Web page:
Patients' Needs and Requirements for eHealth Pain Management Interventions: Qualitative Study

Ingrid Konstanse Ledel Solem, Cecilie Varsi, Hilde Eide, Olöf Birna Kristjansdottir, Jelena Mirkovic, Elin Børøsund, Mette Haaland-Øverby, Karina Heldal, Karlein Mg Schreurs, Lori B. Waxenberg, Karen Elizabeth Weiss, Eleshia J. Morrison, Lise Solberg Nes (Corresponding Author)

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    Abstract

    BACKGROUND: A growing body of evidence supports the potential effectiveness of electronic health (eHealth) interventions in managing chronic pain. However, research on the needs and preferences of patients with chronic pain in relation to eHealth interventions is scarce. Eliciting user input in the development of eHealth interventions may be a crucial step toward developing meaningful interventions for patients for potentially improving treatment outcomes. OBJECTIVE: This study aimed to explore the experiences of patients with chronic pain with regard to information and communication technology, understand how an eHealth intervention can support the everyday needs and challenges of patients with chronic pain, and identify possible facilitators and barriers for patients' use of an eHealth pain management intervention. METHODS: Twenty patients living with chronic pain and five spouses participated in individual interviews. Semistructured interview guides were used to explore participants' needs, experiences, and challenges in daily life as well as their information and communication technology experiences and preferences for eHealth support interventions. Spouses were recruited and interviewed to gain additional insight into the patients' needs. The study used qualitative thematic analysis. RESULTS: The participants were generally experienced technology users and reported using apps regularly. They were mainly in favor of using an eHealth self-management intervention for chronic pain and considered it a potentially acceptable way of gathering knowledge and support for pain management. The participants expressed the need for obtaining more information and knowledge, establishing a better balance in everyday life, and receiving support for improving communication and social participation. They provided suggestions for the eHealth intervention content and functionality to address these needs. Accessibility, personalization, and usability were emphasized as important elements for an eHealth support tool. The participants described an ideal eHealth intervention as one that could be used for support and distraction from pain, at any time or in any situation, regardless of varying pain intensity and concentration capacity. CONCLUSIONS: This study provides insight into user preferences for eHealth interventions aiming to address self-management for chronic pain. Participants highlighted important factors to be considered when designing and developing eHealth interventions for self-management of chronic pain, illustrating the importance and benefit of including users in the development of eHealth interventions. TRIAL REGISTRATION: ClinicalTrials.gov NCT03705104; https://clinicaltrials.gov/ct2/show/NCT03705104.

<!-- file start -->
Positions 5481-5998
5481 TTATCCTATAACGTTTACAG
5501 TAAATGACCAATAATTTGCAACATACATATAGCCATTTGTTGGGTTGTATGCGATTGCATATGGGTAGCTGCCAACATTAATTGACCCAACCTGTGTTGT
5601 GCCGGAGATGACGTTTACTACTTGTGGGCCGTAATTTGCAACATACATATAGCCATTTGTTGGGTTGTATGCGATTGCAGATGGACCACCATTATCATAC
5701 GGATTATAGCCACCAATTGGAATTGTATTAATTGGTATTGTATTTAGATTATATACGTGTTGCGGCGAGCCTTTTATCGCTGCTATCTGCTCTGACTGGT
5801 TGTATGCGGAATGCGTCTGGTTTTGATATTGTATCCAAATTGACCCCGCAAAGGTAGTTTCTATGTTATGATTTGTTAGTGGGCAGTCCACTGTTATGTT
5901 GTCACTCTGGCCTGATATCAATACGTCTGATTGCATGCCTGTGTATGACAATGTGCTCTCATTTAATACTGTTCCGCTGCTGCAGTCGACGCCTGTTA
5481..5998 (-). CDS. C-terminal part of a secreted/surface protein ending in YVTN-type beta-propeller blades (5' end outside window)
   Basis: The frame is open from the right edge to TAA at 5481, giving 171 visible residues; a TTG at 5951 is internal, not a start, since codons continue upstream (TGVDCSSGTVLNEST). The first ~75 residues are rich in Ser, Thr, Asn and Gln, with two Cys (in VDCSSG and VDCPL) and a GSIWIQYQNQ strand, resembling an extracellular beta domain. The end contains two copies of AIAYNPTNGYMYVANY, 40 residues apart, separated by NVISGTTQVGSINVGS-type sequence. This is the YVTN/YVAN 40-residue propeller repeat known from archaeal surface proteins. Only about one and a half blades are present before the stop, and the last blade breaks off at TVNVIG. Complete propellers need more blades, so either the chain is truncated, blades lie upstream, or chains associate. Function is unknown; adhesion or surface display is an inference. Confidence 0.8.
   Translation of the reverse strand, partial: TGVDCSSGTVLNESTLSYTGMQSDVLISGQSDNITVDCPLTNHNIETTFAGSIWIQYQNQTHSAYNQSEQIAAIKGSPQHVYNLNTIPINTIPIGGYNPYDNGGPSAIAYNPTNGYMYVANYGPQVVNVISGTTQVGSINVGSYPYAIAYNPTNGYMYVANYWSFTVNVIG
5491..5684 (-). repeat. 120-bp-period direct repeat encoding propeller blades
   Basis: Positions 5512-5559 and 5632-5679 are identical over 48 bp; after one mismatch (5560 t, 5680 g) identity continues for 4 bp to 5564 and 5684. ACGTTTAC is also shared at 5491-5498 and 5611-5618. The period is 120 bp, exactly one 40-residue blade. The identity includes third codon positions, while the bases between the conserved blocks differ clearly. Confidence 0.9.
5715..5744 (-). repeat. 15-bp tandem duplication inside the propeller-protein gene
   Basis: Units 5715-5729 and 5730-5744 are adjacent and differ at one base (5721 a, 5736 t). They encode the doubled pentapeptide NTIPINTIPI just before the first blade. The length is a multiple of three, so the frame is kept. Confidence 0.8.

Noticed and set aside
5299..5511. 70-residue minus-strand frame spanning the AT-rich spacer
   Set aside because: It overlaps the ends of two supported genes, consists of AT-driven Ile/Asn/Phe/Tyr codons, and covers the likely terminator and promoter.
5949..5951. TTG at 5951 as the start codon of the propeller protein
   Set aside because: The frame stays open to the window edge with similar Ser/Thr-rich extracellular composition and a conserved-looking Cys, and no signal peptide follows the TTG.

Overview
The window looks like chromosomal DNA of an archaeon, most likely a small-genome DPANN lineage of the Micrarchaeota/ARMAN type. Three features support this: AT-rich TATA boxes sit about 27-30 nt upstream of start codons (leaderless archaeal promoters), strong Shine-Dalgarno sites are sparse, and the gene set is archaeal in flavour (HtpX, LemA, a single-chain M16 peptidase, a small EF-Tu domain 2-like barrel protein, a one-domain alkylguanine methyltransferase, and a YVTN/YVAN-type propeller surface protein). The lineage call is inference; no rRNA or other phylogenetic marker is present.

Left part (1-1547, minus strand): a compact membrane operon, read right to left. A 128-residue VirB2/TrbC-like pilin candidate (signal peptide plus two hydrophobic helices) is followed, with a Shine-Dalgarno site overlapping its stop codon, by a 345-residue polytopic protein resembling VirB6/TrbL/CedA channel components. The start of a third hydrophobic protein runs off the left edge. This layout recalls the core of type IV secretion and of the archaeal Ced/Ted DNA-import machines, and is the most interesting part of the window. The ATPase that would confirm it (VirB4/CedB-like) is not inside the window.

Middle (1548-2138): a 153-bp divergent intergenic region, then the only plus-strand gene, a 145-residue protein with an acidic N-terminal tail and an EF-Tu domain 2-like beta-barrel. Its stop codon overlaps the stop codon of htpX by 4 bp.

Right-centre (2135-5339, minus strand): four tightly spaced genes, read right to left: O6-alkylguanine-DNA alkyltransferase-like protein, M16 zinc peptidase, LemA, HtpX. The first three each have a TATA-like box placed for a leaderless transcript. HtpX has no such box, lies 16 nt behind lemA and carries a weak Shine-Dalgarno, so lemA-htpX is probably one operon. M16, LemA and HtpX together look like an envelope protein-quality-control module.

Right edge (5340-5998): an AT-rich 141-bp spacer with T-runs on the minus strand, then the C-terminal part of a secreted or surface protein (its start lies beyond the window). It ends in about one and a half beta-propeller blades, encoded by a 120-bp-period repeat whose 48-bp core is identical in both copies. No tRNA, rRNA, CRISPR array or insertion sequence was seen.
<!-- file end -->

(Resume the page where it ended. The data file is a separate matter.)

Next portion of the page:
Original languageEnglish
    Pages (from-to)e13205
    JournalJournal of medical internet research
    Volume21
    Issue number4
    DOIs
    Publication statusPublished - 1 Apr 2019

    Fingerprint

    Pain Management
    Chronic Pain
    Health
    Self Care
    Communication
    Technology
    Spouses
    Interviews
    Social Participation
    Pain
    Patient Preference

    Keywords

    • chronic pain
    • eHealth
    • intervention development
    • qualitative methods